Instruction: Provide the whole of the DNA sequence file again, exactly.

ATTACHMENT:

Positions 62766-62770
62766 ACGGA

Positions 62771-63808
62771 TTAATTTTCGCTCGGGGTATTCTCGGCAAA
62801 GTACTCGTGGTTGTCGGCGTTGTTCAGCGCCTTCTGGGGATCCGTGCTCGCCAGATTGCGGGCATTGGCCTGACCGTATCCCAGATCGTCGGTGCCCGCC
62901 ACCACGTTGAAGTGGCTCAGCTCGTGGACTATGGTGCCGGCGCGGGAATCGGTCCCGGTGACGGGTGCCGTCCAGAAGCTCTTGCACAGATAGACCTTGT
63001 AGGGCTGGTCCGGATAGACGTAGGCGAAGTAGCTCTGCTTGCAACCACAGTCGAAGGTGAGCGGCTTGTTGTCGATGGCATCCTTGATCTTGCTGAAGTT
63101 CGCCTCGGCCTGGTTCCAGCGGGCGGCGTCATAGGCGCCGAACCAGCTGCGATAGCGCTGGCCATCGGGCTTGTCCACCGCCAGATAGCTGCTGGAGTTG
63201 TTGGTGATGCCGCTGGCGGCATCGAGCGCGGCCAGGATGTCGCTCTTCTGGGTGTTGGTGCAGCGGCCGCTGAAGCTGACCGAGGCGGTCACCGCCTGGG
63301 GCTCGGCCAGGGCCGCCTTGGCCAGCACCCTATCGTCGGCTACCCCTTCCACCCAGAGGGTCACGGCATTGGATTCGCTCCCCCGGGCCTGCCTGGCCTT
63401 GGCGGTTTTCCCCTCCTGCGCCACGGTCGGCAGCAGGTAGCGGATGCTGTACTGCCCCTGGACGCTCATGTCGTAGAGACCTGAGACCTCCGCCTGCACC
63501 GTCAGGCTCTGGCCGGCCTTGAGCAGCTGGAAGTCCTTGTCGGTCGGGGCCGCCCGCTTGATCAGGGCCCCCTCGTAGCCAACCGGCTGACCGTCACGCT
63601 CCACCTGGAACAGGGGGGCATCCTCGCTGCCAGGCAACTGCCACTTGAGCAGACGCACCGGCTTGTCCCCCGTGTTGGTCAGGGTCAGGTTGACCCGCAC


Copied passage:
Positions 62766-62770
62766 ACGGA

Positions 62771-63808
62771 TTAATTTTCGCTCGGGGTATTCTCGGCAAA
62801 GTACTCGTGGTTGTCGGCGTTGTTCAGCGCCTTCTGGGGATCCGTGCTCGCCAGATTGCGGGCATTGGCCTGACCGTATCCCAGATCGTCGGTGCCCGCC
62901 ACCACGTTGAAGTGGCTCAGCTCGTGGACTATGGTGCCGGCGCGGGAATCGGTCCCGGTGACGGGTGCCGTCCAGAAGCTCTTGCACAGATAGACCTTGT
63001 AGGGCTGGTCCGGATAGACGTAGGCGAAGTAGCTCTGCTTGCAACCACAGTCGAAGGTGAGCGGCTTGTTGTCGATGGCATCCTTGATCTTGCTGAAGTT
63101 CGCCTCGGCCTGGTTCCAGCGGGCGGCGTCATAGGCGCCGAACCAGCTGCGATAGCGCTGGCCATCGGGCTTGTCCACCGCCAGATAGCTGCTGGAGTTG
63201 TTGGTGATGCCGCTGGCGGCATCGAGCGCGGCCAGGATGTCGCTCTTCTGGGTGTTGGTGCAGCGGCCGCTGAAGCTGACCGAGGCGGTCACCGCCTGGG
63301 GCTCGGCCAGGGCCGCCTTGGCCAGCACCCTATCGTCGGCTACCCCTTCCACCCAGAGGGTCACGGCATTGGATTCGCTCCCCCGGGCCTGCCTGGCCTT
63401 GGCGGTTTTCCCCTCCTGCGCCACGGTCGGCAGCAGGTAGCGGATGCTGTACTGCCCCTGGACGCTCATGTCGTAGAGACCTGAGACCTCCGCCTGCACC
63501 GTCAGGCTCTGGCCGGCCTTGAGCAGCTGGAAGTCCTTGTCGGTCGGGGCCGCCCGCTTGATCAGGGCCCCCTCGTAGCCAACCGGCTGACCGTCACGCT
63601 CCACCTGGAACAGGGGGGCATCCTCGCTGCCAGGCAACTGCCACTTGAGCAGACGCACCGGCTTGTCCCCCGTGTTGGTCAGGGTCAGGTTGACCCGCAC